Alexander Wynne is a Buddhist scholar, and founder of the Buddhacloud app. He is the author of The Origin of Buddhist Meditation (2007) and Buddhism: An Introduction (2015).
A feature of the modern mindfulness movement, inherited from fairly recent Burmese innovations, is its appeal to the laity, and hence its essentially therapeutic, rather than salvific, aim. Nothing could be further removed from the Buddha’s radical ideal of sagehood. By insisting on ascetic discipline and a life of homeless wandering, Gotama presented mindfulness as a total life commitment. Practised in this way, attending to the constituents of experience can be transformative: Gotama claimed it is a way of undoing one’s mentally constructed world, along with all its unsatisfactoriness and suffering.
This is incorrect culminating in its final sentence, and shows an incomplete knowledge of the teaching. There is a section of the suttas that is intentionally aimed at the level of the lay community, and describes how to live life to achieve a goal of more fortunate rebirth rather than nibbana, although it does leave the way open for further development. Bikkhu Bodhi numbers these suttas at 35 in total in his book, “In the Buddha’s Words: An Anthology of Discourses from the Pali Canon.”
The book is divided into a progressive sequence of chapters which are self-explanatory, all based around sutta references:
1.The Human Condition
The Bringer of Light
Approaching the Dhamma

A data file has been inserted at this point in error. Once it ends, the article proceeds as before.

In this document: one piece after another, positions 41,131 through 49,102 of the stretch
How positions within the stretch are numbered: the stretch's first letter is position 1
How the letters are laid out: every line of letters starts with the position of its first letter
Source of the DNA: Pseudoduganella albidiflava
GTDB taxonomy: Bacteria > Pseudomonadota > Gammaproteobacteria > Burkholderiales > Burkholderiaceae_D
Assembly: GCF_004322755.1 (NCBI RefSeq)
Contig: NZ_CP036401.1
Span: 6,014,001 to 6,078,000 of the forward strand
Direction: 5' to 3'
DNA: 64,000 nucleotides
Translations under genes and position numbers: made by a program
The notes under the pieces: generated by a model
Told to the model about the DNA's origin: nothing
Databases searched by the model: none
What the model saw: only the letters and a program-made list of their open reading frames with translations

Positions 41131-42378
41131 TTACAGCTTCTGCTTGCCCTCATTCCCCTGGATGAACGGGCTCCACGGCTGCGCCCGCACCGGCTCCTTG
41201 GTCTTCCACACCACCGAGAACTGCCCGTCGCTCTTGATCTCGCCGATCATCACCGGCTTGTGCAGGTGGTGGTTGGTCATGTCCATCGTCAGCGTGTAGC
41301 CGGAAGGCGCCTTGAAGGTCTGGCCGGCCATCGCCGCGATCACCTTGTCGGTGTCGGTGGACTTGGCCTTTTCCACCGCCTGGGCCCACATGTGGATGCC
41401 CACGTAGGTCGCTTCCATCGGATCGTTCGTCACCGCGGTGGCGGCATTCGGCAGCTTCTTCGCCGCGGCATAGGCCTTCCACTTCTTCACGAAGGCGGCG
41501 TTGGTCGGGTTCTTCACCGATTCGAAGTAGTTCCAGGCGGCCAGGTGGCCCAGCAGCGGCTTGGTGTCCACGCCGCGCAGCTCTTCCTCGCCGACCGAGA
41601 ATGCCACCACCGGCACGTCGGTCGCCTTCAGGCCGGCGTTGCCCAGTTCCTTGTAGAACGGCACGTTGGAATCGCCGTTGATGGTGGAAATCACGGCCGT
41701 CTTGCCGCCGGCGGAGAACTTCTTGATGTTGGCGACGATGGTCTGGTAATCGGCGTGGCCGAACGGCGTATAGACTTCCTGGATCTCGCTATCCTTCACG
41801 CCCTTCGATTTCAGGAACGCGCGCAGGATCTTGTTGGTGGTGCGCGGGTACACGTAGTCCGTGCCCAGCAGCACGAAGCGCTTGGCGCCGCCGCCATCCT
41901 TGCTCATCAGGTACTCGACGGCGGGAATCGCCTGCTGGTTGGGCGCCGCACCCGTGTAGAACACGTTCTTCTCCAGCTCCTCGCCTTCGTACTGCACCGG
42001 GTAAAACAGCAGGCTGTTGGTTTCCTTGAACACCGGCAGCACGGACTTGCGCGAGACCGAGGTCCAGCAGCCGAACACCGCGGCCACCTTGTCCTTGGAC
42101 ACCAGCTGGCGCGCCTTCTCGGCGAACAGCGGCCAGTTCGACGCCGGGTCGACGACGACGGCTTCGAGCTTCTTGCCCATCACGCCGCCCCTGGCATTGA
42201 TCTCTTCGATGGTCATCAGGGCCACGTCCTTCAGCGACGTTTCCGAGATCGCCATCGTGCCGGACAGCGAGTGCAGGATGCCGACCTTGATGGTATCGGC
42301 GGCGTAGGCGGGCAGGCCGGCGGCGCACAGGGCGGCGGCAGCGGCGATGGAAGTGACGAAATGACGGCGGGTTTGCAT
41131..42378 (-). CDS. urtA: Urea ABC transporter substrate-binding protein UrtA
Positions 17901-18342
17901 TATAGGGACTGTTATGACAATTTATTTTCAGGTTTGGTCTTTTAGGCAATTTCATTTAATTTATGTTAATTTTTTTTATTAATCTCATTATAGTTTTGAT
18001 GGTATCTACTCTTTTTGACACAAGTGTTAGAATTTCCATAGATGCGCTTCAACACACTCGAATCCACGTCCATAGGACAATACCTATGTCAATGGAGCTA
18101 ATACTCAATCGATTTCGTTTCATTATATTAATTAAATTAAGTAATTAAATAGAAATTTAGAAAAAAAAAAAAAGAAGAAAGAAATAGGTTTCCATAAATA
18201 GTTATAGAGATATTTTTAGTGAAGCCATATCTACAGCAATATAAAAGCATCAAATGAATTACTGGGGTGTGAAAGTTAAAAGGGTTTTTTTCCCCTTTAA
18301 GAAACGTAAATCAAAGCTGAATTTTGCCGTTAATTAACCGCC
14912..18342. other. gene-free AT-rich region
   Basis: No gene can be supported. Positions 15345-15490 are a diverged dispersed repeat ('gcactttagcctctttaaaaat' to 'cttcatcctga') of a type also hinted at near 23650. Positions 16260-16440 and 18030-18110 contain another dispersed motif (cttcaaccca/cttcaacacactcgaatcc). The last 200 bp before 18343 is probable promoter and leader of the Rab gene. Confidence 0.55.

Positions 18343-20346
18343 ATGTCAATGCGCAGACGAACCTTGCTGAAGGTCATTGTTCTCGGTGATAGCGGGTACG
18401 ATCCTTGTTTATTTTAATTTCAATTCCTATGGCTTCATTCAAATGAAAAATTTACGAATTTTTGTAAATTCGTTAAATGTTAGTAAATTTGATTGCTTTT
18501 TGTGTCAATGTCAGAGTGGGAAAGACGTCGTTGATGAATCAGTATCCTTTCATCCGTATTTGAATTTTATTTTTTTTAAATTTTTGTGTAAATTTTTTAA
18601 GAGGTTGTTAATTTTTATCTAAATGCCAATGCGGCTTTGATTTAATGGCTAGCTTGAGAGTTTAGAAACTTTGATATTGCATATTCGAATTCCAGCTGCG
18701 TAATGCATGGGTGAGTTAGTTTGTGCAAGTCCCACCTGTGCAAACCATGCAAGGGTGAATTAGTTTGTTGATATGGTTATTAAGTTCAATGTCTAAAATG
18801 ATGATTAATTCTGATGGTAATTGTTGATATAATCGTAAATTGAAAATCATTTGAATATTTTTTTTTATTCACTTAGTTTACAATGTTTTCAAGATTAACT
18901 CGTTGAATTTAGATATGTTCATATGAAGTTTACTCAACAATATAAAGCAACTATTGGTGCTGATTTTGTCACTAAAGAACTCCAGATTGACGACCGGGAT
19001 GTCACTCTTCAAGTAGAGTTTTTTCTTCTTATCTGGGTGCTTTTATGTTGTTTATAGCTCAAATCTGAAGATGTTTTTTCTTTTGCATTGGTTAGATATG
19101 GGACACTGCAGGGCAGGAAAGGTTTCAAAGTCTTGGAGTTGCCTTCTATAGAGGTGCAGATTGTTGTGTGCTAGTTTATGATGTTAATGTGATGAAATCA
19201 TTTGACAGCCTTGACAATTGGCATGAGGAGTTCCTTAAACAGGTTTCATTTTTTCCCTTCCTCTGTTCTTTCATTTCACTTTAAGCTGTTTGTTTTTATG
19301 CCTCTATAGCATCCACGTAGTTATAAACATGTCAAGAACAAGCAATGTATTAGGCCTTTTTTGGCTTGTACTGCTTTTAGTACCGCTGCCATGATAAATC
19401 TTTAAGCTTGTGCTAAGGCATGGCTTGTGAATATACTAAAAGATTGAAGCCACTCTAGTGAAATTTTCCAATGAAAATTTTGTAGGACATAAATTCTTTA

The Happiness Visible in This Present Life.
5.The Way to a Fortunate Rebirth.
Deepening One’s Perspective on the World.
7.The Path to Liberation.
Mastering the Mind.
Shining the Light of Wisdom.
The Planes of Realization.
Chapters 4 (18 suttas), 5 (17) and 6 cover the practice of the lay person, and 6 shows how they might expand their goal from a fortunate rebirth to nibbana.
This is an interesting essay that outlines a number of historically important points about the Buddha, though @paul1 does bring up a good point with respect to lay practice. I would also take issue with Alex’s antirealist understanding of the Buddha dhamma.
I published a paper awhile back explaining my reasoning, which was published in the JOCBS under Alex’s guidance, but in a nutshell I believe that an antirealist interpretation depends upon a small number of rather obscure passages and overlooks the broader context of the Buddha’s teaching which is not antirealist. FWIW.
I’m sure Wynne knows his teachings quite well. He explores rather which suttas to regard for an authentic Buddha image, and which not. Lay Buddhism simply doesn’t fit into his image of original Buddhism.
Can you elaborate on that, or link to your article?
I find speculations like Wynne’s useful, it gives us the chance to scrutinize our understanding. For example, Wynne overemphasizes the Buddha’s unwillingness to teach - which is (along with Brahma’s ‘invitation’) basically not confirmed by the Chinese sources. And who would have been witness to this event anyway?
Another small thing is that, as we discussed here on D&D, Rahula’s status as the Buddha’s son is far more shaky than tradition has it. Yes, he has been ‘born of the Buddha’s mouth’, but so have been others.
I came to see forest quietism also as the probable root of Buddhism, even though recent iterations of the forest-city debate came to conclude that Buddhism originated in both.